LIFE

Thessaloniki producing a homegrown brand of manga

By Iota Myrtsioti

A group of writers (genshaku-sha), and cartoonists (mangaka) in the northern port city of Thessaloniki are making a splash with manga fans by producing their own online series, which has already drawn 700,000 views from around the world.

Although homegrown manga is not a new concept in Greece, the Thessaloniki initiative seems to resonate with a broader audience and has gained popularity among French, British, Egyptian, American, Swedish and Japanese readers.

Thessaloniki has been nominated as the European Youth Capital for 2014 and is hoping to promote its youth-oriented cultural, social, political and economic life. In this context, 5,000 free copies of a new manga, “Thessaloniki through Time,” have been published in both English and Greek.

The comic tells the story of four Japanese children in Thessaloniki where they embark on a journey which takes in both its history and modern culture. The main characters are RuN (Remember ur Nature) and Mythos (Myth).

There are about 30,000 manga and anime artists around the world and their work focuses mainly on uniting Western and Japanese culture through Japanese stories originating in the 19th century. The Thessaloniki group includes writers Voutsidis Rafail and Kariofillis-Christos Hatzopoulos, cartoonist Manos Lagouvardos and 3D artist Nikitas Efimidis.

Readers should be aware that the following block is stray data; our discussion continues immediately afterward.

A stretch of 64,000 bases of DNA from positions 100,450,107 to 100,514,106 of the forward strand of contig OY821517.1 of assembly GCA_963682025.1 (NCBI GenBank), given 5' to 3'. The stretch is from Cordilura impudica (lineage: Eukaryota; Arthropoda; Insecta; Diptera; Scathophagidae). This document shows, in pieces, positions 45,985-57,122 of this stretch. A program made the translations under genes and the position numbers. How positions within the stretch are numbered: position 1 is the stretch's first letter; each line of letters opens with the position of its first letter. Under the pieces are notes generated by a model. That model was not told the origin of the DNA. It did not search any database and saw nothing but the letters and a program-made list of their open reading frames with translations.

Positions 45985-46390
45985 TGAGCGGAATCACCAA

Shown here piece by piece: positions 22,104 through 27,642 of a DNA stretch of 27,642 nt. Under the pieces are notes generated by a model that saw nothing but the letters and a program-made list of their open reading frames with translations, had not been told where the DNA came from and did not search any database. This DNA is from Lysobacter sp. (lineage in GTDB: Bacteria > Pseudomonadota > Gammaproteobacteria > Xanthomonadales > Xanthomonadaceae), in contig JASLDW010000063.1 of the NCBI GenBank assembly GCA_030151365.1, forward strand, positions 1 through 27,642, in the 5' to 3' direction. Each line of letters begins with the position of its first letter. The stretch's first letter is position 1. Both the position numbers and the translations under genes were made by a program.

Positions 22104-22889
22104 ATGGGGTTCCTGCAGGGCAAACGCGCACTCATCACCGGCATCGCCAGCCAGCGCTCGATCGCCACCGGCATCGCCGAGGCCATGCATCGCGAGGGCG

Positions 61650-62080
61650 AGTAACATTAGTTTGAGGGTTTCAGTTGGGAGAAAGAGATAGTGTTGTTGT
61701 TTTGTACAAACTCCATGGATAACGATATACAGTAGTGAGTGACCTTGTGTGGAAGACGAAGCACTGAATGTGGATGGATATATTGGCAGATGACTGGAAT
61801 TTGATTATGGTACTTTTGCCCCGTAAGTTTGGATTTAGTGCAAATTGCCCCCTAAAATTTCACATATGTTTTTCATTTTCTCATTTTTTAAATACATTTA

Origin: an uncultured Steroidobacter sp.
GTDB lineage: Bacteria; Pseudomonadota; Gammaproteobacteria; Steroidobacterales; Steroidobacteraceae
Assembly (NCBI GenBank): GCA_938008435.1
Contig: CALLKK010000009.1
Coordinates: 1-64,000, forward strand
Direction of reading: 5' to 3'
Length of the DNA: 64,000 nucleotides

Their initiative was launched four years ago and to date they have published several stories in English on the website www.mangatellers.gr, one comic book of 45 pages and eight 25-page issues of the RuN series. They have also made a video about parkour, or freerunning. Their work has been translated into French, German and Russian, while they have also forged ties with the Japanese Embassy in Athens and the Future Library, which has created an online network of Greek public libraries. They have participated in festivals and competitions too. The four artists grew up reading comic books about Western superheroes in the 1980s and 90s. As they got older, they became hooked on Japanese comic books.

“The Japanese heroes are ordinary people who have to fight to overcome obstacles. They show us that we don’t need superheroes to save humanity but everyday heroes who give us faith and hope,” says manga-teller Hatzopoulos.

Hatzopoulos explains that manga generates 6 million yen in Japan and more than 450 million dollars worldwide annually. He also tells us how the genre is divided into shonen manga, directed at males aged 10-18, shoujo manga, for girls and boys of 10 years old or older, and seinen manga, for readers of 15 and above.

They have millions of readers, especially online. In Greece manga started to gain popularity in last decade.

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